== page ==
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Lawmakers in the Montana House gave a preliminary thumbs-up Wednesday to a bill that would expand legislative oversight of the state’s federally funded broadband internet program, which will likely direct hundreds of millions of dollars to subsidizing rural Montana connectivity in the coming years.

House Bill 484, sponsored by Rep. Katie Sullivan, D-Missoula, would rework an existing legislative committee created in 2021 to provide oversight as the broadband dollars are allocated by officials working under Republican Gov. Greg Gianforte. It would also direct state officials to prioritize projects proposed by Montana-based telecom providers and distribute grant awards more evenly across the state.

The House endorsed HB 484 on a 74-26 vote following a brief floor debate Wednesday. Before it can advance to the Senate, the bill must still clear a final vote in the House before a Friday transmittal deadline.

An initial $309 million round of ConnectMT broadband subsidies was formally awarded by Gianforte in December. That money, which came from the 2021 American Rescue Plan Act, was allocated to private telecom companies for projects that would expand their networks in underserved parts of the state.

“These are big projects that will help Montana now and for decades to come,” Gianforte said at the time. “Deploying broadband in rural areas is foundational to our new and evolving economy.”

Democrats and some smaller, Montana-based telecommunications companies, however, criticized those awards as disproportionately favoring telecom giant Charter Communications. Charter, which is based in Connecticut and does business in Montana under the Spectrum brand, was awarded $110 million for 18 projects, more than a third of the overall sum.

In part because of where Charter proposed its expansions, the first round of awards also generally favored projects on the outskirts or urban counties, meaning relatively few dollars went to Montana’s most rural communities.

According to a Montana Free Press analysis, 65% of the grants — nearly two-thirds — were awarded to projects in Montana’s eight most-populous counties. Additionally, 23% of the total grants, accounting for $70 million, was awarded to projects in Ravalli County south of Missoula.


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Sen. Jason Ellsworth, R-Hamilton, who chaired the broadband advisory committee, represents a district that covers southern Ravalli County and is now serving as president of the Montana Senate. As the broadband awards drew criticism last year, he defended the integrity of the awards process he oversaw while acknowledging it could be improved for future funding rounds.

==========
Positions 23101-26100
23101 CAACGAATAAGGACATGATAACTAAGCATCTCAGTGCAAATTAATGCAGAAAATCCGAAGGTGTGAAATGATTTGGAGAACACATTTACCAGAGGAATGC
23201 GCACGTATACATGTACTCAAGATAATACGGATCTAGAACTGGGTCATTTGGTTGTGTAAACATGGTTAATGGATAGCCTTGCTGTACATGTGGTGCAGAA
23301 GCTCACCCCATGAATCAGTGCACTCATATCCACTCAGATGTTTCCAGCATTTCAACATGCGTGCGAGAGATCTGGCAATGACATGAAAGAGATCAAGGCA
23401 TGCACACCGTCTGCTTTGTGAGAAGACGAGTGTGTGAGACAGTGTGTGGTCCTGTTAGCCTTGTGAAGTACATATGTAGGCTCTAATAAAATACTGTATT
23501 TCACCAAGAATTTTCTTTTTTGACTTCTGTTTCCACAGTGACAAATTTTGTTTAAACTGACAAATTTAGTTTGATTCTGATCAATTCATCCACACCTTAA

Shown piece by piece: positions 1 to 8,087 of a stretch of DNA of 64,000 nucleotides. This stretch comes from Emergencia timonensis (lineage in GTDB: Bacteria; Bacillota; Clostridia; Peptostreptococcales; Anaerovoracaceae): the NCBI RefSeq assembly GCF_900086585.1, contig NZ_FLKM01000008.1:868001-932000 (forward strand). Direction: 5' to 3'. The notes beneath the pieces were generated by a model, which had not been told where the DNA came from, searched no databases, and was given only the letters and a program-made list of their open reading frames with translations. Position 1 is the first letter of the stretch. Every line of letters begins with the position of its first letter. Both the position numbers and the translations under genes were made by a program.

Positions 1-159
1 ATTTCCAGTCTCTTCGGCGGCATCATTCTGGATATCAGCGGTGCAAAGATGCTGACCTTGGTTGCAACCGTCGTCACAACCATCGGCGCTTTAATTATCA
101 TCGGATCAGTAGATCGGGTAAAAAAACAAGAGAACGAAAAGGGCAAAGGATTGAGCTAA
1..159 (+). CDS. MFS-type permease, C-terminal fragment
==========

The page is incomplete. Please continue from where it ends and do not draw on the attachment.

“Is this perfect? No. And I don’t think anything ever is perfect. But what this does is it serves Montana best,” Ellsworth said at a December advisory committee meeting.

As they reviewed her bill last week, Sullivan told lawmakers on the House Energy, Technology and Federal Relations committee that the state could receive as much as $400 million more for its broadband program from the 2021 Infrastructure Investment and Jobs Act.

“During the last time, we saw what I will call a concentration of projects granted around urban areas,” Sullivan said at the committee hearing. “I would like to see greater spread across the state in a geographic way.”

Language in HB 484 requires the broadband program to prioritize awards that are located in rural areas and that “are economically infeasible without state support.”

The bill would also amend the membership of the program’s oversight committee, which is currently dominated by GOP lawmakers and Gianforte administration officials. The committee would be reworked to include balanced representation from Republican and Democratic lawmakers. The bill would also add a committee member representing the Montana telecommunications industry and a member representing tribal governments.

This story is published by Montana Free Press as part of the Long Streets Project, which explores Montana’s economy with in-depth reporting. This work is supported in part by a grant from the Greater Montana Foundation, which encourages communication on issues, trends, and values of importance to Montanans. Discuss MTFP’s Long Streets work with Lead Reporter Eric Dietrich at

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Eric came to journalism in a roundabout way after studying engineering at Montana State University in Bozeman (credit, or blame, for his career direction rests with the campus's student newspaper, the Exponent). He has worked as a professional journalist in Montana since 2013, with stints at the Great Falls Tribune, Bozeman Daily Chronicle, and Solutions Journalism Network before joining the Montana Free Press newsroom in Helena full time in 2019.